Jakewins on data, food and technology.

How gun control was solved elsewhere

As an immigrant in America, I sometimes feel uncomfortable raising my voice about some of the mine-field political issues that sweep the country; abortion, religion, health care and so on.

I particularly feel uncomfortable when my opinions are so clearly colored by where I grew up. I don’t want to be the person that seems to think things were better where he came from. I’m here for a reason, I love this country very much and am very thankful I’ve been allowed to move here.

But in the case of gun control, I feel I have a legitimate claim to a voice and a less common perspective. I do live here, a resident of the American Heartland, I am a gun owner and, crucial to the point I want to make, I’ve lived in a country with much stricter gun control.

When I bought my gun, a shotgun for hunting waterfowl, there was a background check performed. The store clerk faxed a form to the FBI, it took all but five minutes and whether I knew which side of the weapon was the sharp end or not had no bearing on their decision.

Which, no matter. If I wanted to, I could have skipped that check, since it only applies to gun stores. I bought my shotgun used, so if I’d bought it off of Craigslist, no checks would have been performed.

I feel utterly uncomfortable about this fact. Not because I feel uncomfortable with my own ownership of this gun - my family has hunted as long as I remember, and what my parents didn’t teach me about responsible handling and storage of weapons I learned from more formal, albeit brief, training with the Swedish National Guard.

I feel uncomfortable because this is pure happenstance. My ability to purchase a weapon has no relation to my ability to handle it in a manner that is safe to the people around me or to myself.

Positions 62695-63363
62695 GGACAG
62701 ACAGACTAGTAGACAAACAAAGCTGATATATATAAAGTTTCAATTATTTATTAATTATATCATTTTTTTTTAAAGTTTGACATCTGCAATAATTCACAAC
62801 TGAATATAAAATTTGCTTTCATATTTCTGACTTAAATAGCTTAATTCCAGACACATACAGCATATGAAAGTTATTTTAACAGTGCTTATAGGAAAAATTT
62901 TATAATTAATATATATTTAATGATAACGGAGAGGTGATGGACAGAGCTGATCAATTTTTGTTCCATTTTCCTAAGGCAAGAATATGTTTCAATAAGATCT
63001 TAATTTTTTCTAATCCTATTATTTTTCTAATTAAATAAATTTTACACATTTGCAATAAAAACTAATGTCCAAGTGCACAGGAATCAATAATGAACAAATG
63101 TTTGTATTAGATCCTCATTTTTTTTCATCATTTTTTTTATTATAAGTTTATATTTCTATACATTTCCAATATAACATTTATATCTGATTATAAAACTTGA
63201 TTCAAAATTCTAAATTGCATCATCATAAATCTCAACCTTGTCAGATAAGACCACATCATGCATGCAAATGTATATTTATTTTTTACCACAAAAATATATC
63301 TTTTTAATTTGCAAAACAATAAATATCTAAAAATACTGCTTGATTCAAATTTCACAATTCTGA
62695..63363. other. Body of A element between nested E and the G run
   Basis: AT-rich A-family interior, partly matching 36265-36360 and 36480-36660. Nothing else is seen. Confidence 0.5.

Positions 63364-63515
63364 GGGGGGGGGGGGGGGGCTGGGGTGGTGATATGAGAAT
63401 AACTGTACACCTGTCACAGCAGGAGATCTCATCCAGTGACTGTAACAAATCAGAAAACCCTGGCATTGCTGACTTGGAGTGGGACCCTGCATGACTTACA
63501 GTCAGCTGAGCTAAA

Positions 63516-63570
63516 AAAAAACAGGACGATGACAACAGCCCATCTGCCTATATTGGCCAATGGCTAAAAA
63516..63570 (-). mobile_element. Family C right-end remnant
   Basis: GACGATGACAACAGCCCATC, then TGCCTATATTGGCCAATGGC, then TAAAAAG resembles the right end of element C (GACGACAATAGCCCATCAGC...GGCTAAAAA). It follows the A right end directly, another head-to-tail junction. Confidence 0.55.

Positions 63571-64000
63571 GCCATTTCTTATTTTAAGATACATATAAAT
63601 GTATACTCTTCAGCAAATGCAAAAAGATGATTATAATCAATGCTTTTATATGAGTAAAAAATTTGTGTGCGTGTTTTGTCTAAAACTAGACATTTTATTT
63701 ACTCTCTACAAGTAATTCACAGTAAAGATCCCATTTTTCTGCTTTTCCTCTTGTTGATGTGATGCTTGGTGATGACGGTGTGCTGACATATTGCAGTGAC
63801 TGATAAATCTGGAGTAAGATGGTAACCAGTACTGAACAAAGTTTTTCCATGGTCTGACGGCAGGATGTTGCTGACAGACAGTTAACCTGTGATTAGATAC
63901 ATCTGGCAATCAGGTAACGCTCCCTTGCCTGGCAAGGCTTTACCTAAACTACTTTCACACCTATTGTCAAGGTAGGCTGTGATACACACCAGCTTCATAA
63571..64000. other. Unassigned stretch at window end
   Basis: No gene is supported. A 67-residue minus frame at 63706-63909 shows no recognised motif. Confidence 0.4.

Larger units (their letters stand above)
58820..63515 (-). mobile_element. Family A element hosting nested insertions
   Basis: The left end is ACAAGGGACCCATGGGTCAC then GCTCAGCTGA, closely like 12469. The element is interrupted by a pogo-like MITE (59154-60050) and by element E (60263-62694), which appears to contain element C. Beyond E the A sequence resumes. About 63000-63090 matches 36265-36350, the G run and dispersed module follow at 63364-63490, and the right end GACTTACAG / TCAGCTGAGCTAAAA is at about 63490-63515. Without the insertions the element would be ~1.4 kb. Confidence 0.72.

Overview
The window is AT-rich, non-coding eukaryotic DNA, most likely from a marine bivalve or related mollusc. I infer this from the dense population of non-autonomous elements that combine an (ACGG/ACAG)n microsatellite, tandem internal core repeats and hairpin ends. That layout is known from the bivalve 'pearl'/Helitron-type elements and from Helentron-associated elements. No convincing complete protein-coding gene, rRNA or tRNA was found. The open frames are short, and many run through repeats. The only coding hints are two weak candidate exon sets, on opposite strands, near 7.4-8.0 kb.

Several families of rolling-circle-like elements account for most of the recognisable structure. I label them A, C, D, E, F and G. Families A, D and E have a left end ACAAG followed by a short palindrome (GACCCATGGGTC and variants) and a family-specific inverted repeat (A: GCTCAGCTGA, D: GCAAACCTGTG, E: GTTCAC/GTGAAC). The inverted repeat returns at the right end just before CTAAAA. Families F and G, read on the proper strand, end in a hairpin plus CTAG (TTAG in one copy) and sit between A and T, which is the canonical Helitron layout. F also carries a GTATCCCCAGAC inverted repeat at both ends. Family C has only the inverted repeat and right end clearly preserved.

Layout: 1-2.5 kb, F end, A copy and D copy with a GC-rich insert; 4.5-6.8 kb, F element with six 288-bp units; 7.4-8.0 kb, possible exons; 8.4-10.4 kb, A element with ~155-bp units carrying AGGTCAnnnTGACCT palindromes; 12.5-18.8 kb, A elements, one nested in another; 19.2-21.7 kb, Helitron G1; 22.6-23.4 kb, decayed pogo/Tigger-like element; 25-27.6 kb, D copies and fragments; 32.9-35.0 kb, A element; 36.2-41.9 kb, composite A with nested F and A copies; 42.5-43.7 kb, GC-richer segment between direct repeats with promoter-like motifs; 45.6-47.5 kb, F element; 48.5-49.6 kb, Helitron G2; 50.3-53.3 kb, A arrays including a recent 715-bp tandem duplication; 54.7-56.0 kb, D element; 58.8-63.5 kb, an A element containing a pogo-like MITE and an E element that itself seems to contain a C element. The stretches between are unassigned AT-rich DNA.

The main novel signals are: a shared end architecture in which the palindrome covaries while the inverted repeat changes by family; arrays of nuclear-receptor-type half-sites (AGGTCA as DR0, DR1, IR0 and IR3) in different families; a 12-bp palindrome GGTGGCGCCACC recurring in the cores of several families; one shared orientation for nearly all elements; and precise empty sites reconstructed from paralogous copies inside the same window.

On history

There is this odd implicit assumption that these issues are unique to America - that other countries came with comprehensive gun legislation at their inception.

A long time ago, before Sweden introduced the gun legislation it has today, hunting was not a sport for the majority of the population, it was an important source of food. As industrialization and urbanization progressed, this shifted - and at some point, the new urban class started pushing for gun control.

Just like in America, you can imagine that the people who wanted legislation around guns were not generally the same people who used them. Just like here in America, you can imagine how people that’d had guns in the family for many generations felt emasculated by people who did not share their views, who were outsiders of their “tribe”.

But legislation was passed - and it was not passed by steamrolling people on the countryside who used guns in their everyday lives, it was passed by the two groups collaborating and compromising.

Specifically, the compromise is, roughly, this: The federal police is ultimately responsible for issuing licenses for weapons. Licenses are specific to a weapon and to an individual, and are independent of how you acquire the weapon. If you want to own a gun, you must have a license issued to you for that specific gun.

That was the side of the compromise granted to the urban tribe. The other side of the compromise is this: The police outsources the training and certification to a third party - an NGO ran by gun owners, the National Hunters Association (NHA). The training required to get a license is designed by hunters in collaboration with the police, and is then carried out and certified by instructors from the NHA.

The specifics of the requirements are not super important to my point here - the point is that the compromise shows mutual trust and understanding. Licensing is put in place; but beyond ensuring it is fair and thorough, it is handled by people who are directly affected by it.

On compromise

If you’ve read this far, you might guess at what I’m getting towards here.

Americans in general, for good reason, have very little faith in their government. While there are many concerns raised by gun owners against legislation, a common and important one is the depth of distrust in the American Government as the certifying authority and the fear of having guns confiscated by it.

Rather than laugh at this complaint, serious participants in the discussion should listen and recognize that it makes little difference what they think of this concern; instead, respect it as the earnest opinion of the other side of the debate, and find a compromise.

The obvious one, to me, would be to let the NRA design and carry out the training for gun licenses, in collaboration with the FBI. Make the law be such that the FBI must grant a license if a criminal background check is passed and the licensee passes the NRA’s certified training and tests; and make it such that the NRA must collaborate in earnest with the FBI to design fair and thorough tests for applicants to pass.

I realize this misses many, many concerns - like limits on the type of weapons you can purchase, or the number of guns and so on. But this is how we do this - a little bit of change at a time, with mutual respect and mutual reaching across the isles for compromises.